Osterweil: Very small and very quiet. Whenever I visited this house, I sometimes questioned if anyone actually lived there. But people do! Some of them are strange--usually people who just want a cheap place to live. From what I've heard, it makes it hard to run an efficient operation. Really, how good this house is in any given year entirely depends on how willing its residents are to make the effort to make the house work.

Owen: Had a trampoline; not sure if it still does. It was great to get drunk and jump on at parties! Friendly quirky people and attracts some international students. I've always felt Owen was one of the more diverse houses that still stayed true to a social justice-y lifestyle. Their parties used to be the shit, but the last I heard, they've gone downhill a bit in recent years. Usually a lot of dance music and people getting shirtless. Went to a pretty hilarious 70s Porn Party there once--and people took the costumes quite seriously! Maybe that gives a better sense of the house than anything else.

Ruths: Small. Used to be falling apart/dirty/really not a place you want to live, but I've been told it's gotten better in recent years. Like Osterweil, this house is really what the residents make of it. They throw small parties--nothing to write home about, and are a bit more insular (only people who know someone who lives there go there).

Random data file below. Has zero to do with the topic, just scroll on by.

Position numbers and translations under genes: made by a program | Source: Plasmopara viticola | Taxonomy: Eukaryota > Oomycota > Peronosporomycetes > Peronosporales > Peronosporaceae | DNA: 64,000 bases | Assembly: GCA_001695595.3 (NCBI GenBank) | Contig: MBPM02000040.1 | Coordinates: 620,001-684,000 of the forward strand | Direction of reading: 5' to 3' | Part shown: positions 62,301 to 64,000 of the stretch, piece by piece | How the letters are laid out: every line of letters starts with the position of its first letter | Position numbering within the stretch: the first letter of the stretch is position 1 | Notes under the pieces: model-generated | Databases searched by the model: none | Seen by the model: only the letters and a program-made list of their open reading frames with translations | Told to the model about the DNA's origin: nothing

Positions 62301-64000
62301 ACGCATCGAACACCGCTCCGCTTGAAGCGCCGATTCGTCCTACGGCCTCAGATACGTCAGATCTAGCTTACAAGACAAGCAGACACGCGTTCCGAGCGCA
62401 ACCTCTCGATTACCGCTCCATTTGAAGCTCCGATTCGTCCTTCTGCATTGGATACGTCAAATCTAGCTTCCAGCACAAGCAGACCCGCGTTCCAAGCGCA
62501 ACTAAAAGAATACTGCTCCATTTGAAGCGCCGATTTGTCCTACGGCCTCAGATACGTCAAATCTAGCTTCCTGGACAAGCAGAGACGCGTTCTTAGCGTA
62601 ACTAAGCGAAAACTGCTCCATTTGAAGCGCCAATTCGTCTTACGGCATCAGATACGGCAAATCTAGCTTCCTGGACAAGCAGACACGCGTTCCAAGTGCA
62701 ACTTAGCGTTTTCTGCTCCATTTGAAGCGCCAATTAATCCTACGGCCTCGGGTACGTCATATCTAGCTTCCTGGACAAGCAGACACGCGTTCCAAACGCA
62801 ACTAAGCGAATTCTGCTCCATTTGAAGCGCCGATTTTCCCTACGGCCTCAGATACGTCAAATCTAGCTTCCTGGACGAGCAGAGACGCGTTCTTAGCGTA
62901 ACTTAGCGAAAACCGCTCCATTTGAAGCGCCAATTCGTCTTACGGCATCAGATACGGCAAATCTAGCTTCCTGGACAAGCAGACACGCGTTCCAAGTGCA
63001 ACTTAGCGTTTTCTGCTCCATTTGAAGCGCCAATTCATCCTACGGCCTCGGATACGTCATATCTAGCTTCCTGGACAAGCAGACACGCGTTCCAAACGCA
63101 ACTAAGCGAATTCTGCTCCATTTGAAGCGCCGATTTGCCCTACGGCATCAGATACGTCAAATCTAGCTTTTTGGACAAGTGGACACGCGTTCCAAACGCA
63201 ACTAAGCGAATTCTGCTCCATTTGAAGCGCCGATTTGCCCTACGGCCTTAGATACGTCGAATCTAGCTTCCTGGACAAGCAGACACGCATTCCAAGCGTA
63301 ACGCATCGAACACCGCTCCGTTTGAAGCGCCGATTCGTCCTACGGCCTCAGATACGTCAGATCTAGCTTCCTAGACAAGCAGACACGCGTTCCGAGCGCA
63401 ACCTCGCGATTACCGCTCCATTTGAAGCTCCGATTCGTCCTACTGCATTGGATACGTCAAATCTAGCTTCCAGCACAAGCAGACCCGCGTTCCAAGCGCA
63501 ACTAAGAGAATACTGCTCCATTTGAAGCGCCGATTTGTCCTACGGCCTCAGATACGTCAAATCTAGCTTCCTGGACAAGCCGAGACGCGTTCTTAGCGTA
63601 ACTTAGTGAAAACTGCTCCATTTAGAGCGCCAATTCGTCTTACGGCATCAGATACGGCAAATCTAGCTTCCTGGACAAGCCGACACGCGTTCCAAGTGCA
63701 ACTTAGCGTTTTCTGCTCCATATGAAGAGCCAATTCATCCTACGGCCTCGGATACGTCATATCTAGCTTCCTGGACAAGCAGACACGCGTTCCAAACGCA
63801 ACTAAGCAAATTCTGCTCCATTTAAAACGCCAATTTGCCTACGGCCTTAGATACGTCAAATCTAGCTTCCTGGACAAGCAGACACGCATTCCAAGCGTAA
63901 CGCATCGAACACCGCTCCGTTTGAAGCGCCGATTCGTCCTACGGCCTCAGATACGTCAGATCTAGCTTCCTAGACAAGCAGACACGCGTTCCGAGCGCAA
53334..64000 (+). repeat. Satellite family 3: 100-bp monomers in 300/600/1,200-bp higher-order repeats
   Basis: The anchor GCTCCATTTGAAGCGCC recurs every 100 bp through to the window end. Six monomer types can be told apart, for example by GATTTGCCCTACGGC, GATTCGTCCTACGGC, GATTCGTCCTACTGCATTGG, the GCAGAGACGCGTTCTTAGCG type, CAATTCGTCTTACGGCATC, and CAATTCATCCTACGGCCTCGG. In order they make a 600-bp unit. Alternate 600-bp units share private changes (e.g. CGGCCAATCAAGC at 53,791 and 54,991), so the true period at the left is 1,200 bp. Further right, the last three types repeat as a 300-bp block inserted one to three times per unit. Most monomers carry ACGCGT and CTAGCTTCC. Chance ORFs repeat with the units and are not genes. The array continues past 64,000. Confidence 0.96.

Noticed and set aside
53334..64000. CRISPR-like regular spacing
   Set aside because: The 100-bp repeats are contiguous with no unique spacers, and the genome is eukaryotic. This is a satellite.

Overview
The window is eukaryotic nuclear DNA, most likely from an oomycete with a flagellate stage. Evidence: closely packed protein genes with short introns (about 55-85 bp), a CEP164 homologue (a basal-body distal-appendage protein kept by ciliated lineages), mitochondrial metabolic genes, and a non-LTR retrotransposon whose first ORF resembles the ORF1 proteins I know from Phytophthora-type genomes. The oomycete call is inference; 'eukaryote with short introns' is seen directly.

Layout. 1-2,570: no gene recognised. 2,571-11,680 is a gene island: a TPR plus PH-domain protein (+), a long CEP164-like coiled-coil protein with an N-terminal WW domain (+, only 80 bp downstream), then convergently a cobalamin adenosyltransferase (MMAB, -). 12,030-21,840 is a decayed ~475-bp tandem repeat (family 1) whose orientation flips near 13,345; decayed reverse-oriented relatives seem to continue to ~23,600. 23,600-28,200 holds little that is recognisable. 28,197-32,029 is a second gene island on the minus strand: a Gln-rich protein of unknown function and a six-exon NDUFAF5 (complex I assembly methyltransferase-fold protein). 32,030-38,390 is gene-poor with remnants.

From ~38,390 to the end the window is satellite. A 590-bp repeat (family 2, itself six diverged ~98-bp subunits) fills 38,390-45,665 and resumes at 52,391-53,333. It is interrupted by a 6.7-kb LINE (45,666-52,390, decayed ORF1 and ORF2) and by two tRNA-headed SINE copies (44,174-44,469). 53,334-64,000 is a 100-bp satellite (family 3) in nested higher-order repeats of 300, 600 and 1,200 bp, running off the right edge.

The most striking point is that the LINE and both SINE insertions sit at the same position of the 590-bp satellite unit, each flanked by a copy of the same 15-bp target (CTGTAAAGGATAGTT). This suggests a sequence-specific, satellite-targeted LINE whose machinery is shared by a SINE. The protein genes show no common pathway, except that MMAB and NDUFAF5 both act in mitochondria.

Truth: Big, confused, and out of control! Lots of international students and people who just couldn't find housing. At one point, risked getting shut down simply because they couldn't fill up the rooms. So many people live here, there isn't really a distinct personality...really just an eclectic bunch of people who ended up living at Truth for whatever reason.

Oh, Vail! Where do I begin? My first association with Vail will always be lesbians. Lots and lots of horny lesbians. They are also vegetarian only and, as previously noted, very LGBT friendly. Probably the most pretentious and hipster of the co-ops. Allegedly, at a house meeting once, they played spin-the-bottle as an ice breaker. They have a basement where they can have shows and not easily get a noise violation, so expect the parties to happen. The wine flows freely at Vail, as does microbrew beer and PBR. If you live in Vail, the probability of you sleeping with a housemate increases by approximately 70%. They had cats, once--not sure if they still do. Just as political a place as Black Elk; support destruction of the patriarchy or GTFO. All this said, some of the most fun and interesting people from my college years, I met at Vail. I do not regret anything.